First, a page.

The 9/11 Commission also expanded on the following points in footnotes to the section of the report quoted above:
During the morning of September 11, the FAA suspended all nonemergency air activity in the national airspace. While the national airspace was closed, decisions to allow aircraft to fly were made by the FAA working with the Department of Defense, Department of State, U.S. Secret Service, and the FBI. The Department of Transportation reopened the national airspace to U.S. carriers effective 11:00 A.M. on September 13, 2001, for flights out of or into airports that had implemented the FAA's new security requirements.After the airspace reopened, nine chartered flights with 160 people, mostly Saudi nationals, departed from the United States between September 14 and 24. In addition, one Saudi government flight, containing the Saudi deputy defense minister and other members of an official Saudi delegation, departed Newark Airport on September 14. Every airport involved in these Saudi flights was open when the flight departed, and no inappropriate actions were taken to allow those flights to depart.
Another particular allegation is that a flight carrying Saudi nationals from Tampa, Florida, to Lexington, Kentucky, was allowed to fly while airspace was closed, with special approval by senior U.S. government officials. On September 13, Tampa police brought three young Saudis they were protecting on an off-duty security detail to the airport so they could get on a plane to Lexington. Tampa police arranged for two more private investigators to provide security on the flight. They boarded a chartered Learjet. The plane took off at 4:37 P.M., after national airspace was open, more than five hours after the Tampa airport had reopened, and after other flights had arrived at and departed from that airport. The three Saudi nationals debarked from the plane and were met by local police. Their private security guards were paid. and the police then escorted the three Saudi passengers to a hotel where they joined relatives already in Lexington. The FBI is alleged to have had no record of the flight and denied that it occurred, hence contributing to the story of a "phantom flight." This is another misunderstanding. The FBI was initially misinformed about how the Saudis got to Lexington by a local police officer in Lexington who did not have firsthand knowledge of the matter. The Bureau subsequently learned about the flight.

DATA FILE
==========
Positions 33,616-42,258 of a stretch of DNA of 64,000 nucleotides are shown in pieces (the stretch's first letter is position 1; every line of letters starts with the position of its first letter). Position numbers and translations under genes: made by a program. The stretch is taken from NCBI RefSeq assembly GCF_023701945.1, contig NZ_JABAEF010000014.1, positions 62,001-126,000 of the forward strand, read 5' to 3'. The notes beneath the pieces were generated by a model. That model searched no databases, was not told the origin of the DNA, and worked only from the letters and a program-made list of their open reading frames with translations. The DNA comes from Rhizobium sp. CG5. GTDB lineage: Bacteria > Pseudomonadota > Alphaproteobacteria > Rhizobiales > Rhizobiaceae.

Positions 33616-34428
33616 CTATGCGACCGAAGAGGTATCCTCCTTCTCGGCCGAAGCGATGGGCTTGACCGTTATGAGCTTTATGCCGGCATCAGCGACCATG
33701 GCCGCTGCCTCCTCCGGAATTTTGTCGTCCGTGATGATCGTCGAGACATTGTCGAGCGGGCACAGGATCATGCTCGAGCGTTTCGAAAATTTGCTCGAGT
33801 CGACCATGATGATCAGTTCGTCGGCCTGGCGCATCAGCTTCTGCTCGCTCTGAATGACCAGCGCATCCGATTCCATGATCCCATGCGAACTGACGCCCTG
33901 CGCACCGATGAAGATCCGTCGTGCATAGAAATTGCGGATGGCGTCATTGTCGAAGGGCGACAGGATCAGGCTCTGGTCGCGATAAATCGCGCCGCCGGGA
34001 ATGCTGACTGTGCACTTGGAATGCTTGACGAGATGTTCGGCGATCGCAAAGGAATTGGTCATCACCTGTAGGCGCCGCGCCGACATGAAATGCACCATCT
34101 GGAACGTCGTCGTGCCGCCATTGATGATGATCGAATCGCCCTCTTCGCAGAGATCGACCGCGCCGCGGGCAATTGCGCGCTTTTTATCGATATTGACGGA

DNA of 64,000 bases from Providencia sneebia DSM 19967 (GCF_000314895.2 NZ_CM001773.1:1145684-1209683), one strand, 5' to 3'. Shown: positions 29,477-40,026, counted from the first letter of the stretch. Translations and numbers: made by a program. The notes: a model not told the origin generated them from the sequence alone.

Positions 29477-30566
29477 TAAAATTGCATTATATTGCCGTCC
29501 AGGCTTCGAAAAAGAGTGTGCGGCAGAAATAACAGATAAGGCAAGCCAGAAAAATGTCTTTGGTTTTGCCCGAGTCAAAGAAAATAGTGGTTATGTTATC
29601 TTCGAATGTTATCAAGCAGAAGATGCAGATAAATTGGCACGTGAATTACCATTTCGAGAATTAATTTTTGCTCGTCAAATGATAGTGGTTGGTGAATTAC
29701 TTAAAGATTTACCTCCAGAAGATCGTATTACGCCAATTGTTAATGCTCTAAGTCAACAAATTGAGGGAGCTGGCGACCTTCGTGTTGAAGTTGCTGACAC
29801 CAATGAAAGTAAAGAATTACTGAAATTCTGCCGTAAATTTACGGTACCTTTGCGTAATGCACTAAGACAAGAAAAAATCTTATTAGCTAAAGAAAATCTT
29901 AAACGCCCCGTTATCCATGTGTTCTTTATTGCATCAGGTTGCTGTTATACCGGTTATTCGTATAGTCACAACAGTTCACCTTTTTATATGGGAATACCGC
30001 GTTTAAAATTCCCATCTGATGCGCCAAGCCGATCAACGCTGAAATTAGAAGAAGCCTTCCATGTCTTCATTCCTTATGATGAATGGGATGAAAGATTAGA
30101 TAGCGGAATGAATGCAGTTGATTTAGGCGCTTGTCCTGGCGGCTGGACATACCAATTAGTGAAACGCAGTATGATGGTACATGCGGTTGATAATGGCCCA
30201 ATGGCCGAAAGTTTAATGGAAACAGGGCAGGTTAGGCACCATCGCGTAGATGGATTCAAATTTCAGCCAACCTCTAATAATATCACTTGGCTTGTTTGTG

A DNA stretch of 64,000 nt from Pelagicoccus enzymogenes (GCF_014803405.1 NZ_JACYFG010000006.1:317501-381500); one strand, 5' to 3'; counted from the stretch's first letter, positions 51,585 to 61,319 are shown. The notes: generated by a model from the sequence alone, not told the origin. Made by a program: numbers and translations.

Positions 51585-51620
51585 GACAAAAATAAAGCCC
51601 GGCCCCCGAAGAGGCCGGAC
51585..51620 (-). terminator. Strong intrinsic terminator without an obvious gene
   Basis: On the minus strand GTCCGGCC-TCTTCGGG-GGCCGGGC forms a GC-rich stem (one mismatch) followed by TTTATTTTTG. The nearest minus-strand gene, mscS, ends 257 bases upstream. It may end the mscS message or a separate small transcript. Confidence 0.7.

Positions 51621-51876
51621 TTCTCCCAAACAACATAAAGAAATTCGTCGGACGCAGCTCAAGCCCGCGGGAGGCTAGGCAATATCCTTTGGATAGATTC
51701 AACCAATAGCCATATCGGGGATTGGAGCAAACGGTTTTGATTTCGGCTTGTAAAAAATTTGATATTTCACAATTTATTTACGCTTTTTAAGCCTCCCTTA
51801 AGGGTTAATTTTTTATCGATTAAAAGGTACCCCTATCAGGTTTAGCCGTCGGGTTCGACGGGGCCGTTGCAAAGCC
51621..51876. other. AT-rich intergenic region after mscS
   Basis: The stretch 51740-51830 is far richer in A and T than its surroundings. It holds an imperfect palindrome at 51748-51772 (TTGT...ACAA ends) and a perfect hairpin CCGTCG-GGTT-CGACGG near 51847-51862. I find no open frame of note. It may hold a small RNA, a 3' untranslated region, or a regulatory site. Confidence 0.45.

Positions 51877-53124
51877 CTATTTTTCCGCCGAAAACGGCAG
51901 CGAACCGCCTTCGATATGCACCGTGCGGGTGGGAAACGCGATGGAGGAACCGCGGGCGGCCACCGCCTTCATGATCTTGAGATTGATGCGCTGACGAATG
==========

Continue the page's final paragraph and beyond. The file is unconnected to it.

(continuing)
These flights were screened by law enforcement officials, primarily the FBI. For example, one flight, the so-called Bin Ladin flight, departed the United States on September 20 with 26 passengers, most of them relatives of Usama Bin Ladin. Screening of this flight was directed by an FBI agent in the Baltimore Field Office who was also a pilot ... The Bin Ladin flight and other flights we examined were screened in accordance with policies set by FBI headquarters and coordinated through working-level interagency processes. Although most of the passengers were not interviewed, 22 of the 26 people on the Bin Ladin flight were interviewed by the FBI. Many were asked detailed questions. None of the passengers stated that they had any recent contact with Usama Bin Ladin or knew anything about terrorist activity.